2046 - Toronto, Canada
“Wow, I think this is the one.”
That was always the money phrase. I knew even before I brought them here that the view would hook them from the get. “Mr. Dydynski, let’s be honest here, I think your wife has the final say on that.”
Mrs. Dydynski looked up at her husband and grinned teasingly.
I was in. I just had to hit all the talking points and this deal wouldclose within the hour. “So I’ve shown you four places today. And I think we can all agree I saved the best for last. We’re talking three spacious bedrooms, two baths, a fully renovated kitchen with a built in Makerbot 3D food printer, and a giant living room with a southward view of Yonge Street all the way to Lake Ontario. The area’s safe and this unit was designed for a young couple like yourselves. Not to mention, it’s a great place to start a family,” I added, winking at the wife’s baby bump. “And all of this is under the three million budget you mentioned.”
Then came the tricky part. The delivery had to be direct, but not too serious. “Okay, here’s where I have to put my salesmen hat on and ask: what’s stopping you from signing right now!”
The couple laughed. After sharing a knowing glance at her husband, Mrs. Dydynski took her husband’s hand and answered, “Well, to be honest, Michael has family in the UK, so we’re also thinking of moving there where we have more of a network.”
“I can understand that. If you wouldn’t mind me asking, are there any other reasons you’re thinking of leaving the States?”
“It’s complicated,” Mr. Dydynski cleared his throat. “I don’t think there’s any one specific reason. It’s more of an overall feeling. I guess we made the decision after the flooding, don’t you think, Sheryl?”
She nodded. “Yeah, after Hurricane Bolivar wiped out most of the Chesapeake Bay area, our summer home in Washington was ruined. It took nearly four months before they reached our neighborhood just to pump all the water out. We just don’t feel safe down there anymore.”
That was my cue to reel them in. “Geez, yeah, when I saw that on the news, it was hard to believe. You expect to see that kind of weather damage in South America, or in one of those East Asian countries where monster typhoons seem to happen yearly. I don’t want to sound out of line, but I think you’re making the right decision. Look, I don’t think it’s a secret by the way I roll my O’s that I’m not from here.I came from the land down under.”
“Oh, I don’t think I’ve met an Aussie before,” said Mr. Dydynski.
“Ha, well, we still exist.Now, let me tell you why I chose Canada as my new home. I can go on about how Toronto’s the fastest growing city in North America, or how more Americans have moved north over the past five years than in the past twenty, but really, it was a process of elimination.
“I left Australia because I didn’t want to live in a country where I risked getting an instant sunburn every time I stepped outside. I like my steaks and I didn’t want to give that up just because we couldn’t grow enough wheat to feed our livestock. And outside of the coastal cities, on the far edges of the country, the rest of Australia had turned into a lawless wasteland, like those old Mad Max movies.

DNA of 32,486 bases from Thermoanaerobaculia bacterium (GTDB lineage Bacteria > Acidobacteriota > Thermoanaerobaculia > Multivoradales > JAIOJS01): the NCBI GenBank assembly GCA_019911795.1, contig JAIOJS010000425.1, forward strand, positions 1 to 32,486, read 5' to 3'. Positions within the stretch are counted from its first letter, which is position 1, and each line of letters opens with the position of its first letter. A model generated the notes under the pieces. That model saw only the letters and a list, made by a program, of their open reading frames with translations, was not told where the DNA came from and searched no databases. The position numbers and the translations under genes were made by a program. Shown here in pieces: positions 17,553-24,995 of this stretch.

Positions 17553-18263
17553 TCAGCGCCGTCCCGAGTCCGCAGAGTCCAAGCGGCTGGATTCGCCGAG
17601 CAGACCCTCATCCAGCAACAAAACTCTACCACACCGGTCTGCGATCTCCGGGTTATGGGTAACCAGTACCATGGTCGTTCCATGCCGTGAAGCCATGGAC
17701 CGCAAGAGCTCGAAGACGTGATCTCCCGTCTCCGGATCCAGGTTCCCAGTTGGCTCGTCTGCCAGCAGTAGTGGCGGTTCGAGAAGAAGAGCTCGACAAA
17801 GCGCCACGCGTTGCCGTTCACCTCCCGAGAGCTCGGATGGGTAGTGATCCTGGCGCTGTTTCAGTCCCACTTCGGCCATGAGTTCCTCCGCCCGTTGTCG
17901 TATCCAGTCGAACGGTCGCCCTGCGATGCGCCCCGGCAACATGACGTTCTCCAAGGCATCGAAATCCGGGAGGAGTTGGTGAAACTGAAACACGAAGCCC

“When Ilooked outside, I saw Asia barely able to stay afloat. I saw South America falling to authoritarian regimes. I saw Europe overrun by refugees and Islamic fundamentalists—except for the UK mind you, they smartened up before the rest of the EU did. And then the US, well, you guys let in more South American refugees than your country could support.”
“Yeah, it sounds bad,” Mr. Dydynski shook his head, “but I was always against letting so many in. The government took far too long building that wall. Too much corruption involved with that. It makes me sick. Now they’re asking for special status, trying to create a separate government, and all that.”
“And that’s why I feel Canada would be a great fit for the both of you. The climate is great here. The economy is booming. We have two oceans protecting us from the rest of the outside world. And my favorite, you can still buy real meat at the local supermarket. You can even—”
“Listen, sorry, we really appreciate your perspective,” said Mrs. Dydynski, “but we have to consider the immigration process. The fast tracking process costs a fortune here, but in the UK, Michael's family could sponsor us. I don’t know, I guess this trip was really more about figuring out our options before we commit to anything.”
And that was the second money phrase I was hoping for, the one that would pay for yet another early Christmas present. “You know, I could help with that.”
“What do you mean?”
“I have friends, friends in the immigration office. For a price, much smaller than the standard fast track program, I could get both of you a permanent residence status. That’s really all you need to move and access government services. And then from there, becoming a full citizen shouldn’t take too long, if that’s what you want.”
Mrs. Dydynski looked at Mr. Dydynski skeptically. I knew that look. “Don’t worry, you won’t pay me for that. I’ll arrange for you to meet with my contact at the immigration office downtown. You can ask her all the questions you need confidentially. So what do you say, can I make a few calls?”
“You can, actually, but only after you answer a few of our questions,” said Mr. Dydynski, in a new and decidedly French-Canadian accent.
Mrs. Dydynskiyanked a stomach pad out from under her shirt and tossed it to the floor.Shethen drewanRCMP badge from her back pocket and flashed it in my face. “You mentioned you don’t want to go back to Australia. Well, we could help with that … if you give us the names we’re looking for.”
WWIII Climate Wars series links
WWIII CLIMATE WARS: NARRATIVES
Southeast Asia, Drowning in your Past: WWIII Climate Wars P9
South America, Revolution: WWIII Climate Wars P11